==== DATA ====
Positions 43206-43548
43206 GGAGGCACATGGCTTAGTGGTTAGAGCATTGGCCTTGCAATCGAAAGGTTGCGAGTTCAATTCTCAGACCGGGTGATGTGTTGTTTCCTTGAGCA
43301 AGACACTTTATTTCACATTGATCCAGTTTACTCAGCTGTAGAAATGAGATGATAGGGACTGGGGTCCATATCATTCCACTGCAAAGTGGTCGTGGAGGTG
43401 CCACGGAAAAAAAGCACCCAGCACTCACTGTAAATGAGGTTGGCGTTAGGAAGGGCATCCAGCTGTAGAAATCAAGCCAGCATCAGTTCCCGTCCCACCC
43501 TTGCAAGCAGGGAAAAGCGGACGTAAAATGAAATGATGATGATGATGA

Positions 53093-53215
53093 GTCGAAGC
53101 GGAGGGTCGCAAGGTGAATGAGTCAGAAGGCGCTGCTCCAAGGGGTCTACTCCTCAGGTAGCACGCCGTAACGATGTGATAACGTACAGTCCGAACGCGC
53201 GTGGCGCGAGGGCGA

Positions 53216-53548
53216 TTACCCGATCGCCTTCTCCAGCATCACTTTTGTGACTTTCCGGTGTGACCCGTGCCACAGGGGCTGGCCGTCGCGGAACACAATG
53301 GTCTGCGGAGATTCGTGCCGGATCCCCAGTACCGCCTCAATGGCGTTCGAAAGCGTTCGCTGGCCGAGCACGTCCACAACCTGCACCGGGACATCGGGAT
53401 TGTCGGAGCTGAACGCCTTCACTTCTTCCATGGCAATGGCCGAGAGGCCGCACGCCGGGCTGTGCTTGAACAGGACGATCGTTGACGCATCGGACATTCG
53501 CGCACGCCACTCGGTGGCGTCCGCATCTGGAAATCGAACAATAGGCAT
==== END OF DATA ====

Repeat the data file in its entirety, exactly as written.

Positions 43206-43548
43206 GGAGGCACATGGCTTAGTGGTTAGAGCATTGGCCTTGCAATCGAAAGGTTGCGAGTTCAATTCTCAGACCGGGTGATGTGTTGTTTCCTTGAGCA
43301 AGACACTTTATTTCACATTGATCCAGTTTACTCAGCTGTAGAAATGAGATGATAGGGACTGGGGTCCATATCATTCCACTGCAAAGTGGTCGTGGAGGTG
43401 CCACGGAAAAAAAGCACCCAGCACTCACTGTAAATGAGGTTGGCGTTAGGAAGGGCATCCAGCTGTAGAAATCAAGCCAGCATCAGTTCCCGTCCCACCC
43501 TTGCAAGCAGGGAAAAGCGGACGTAAAATGAAATGATGATGATGATGA

Positions 53093-53215
53093 GTCGAAGC
53101 GGAGGGTCGCAAGGTGAATGAGTCAGAAGGCGCTGCTCCAAGGGGTCTACTCCTCAGGTAGCACGCCGTAACGATGTGATAACGTACAGTCCGAACGCGC
53201 GTGGCGCGAGGGCGA

Positions 53216-53548
53216 TTACCCGATCGCCTTCTCCAGCATCACTTTTGTGACTTTCCGGTGTGACCCGTGCCACAGGGGCTGGCCGTCGCGGAACACAATG
53301 GTCTGCGGAGATTCGTGCCGGATCCCCAGTACCGCCTCAATGGCGTTCGAAAGCGTTCGCTGGCCGAGCACGTCCACAACCTGCACCGGGACATCGGGAT
53401 TGTCGGAGCTGAACGCCTTCACTTCTTCCATGGCAATGGCCGAGAGGCCGCACGCCGGGCTGTGCTTGAACAGGACGATCGTTGACGCATCGGACATTCG
53501 CGCACGCCACTCGGTGGCGTCCGCATCTGGAAATCGAACAATAGGCAT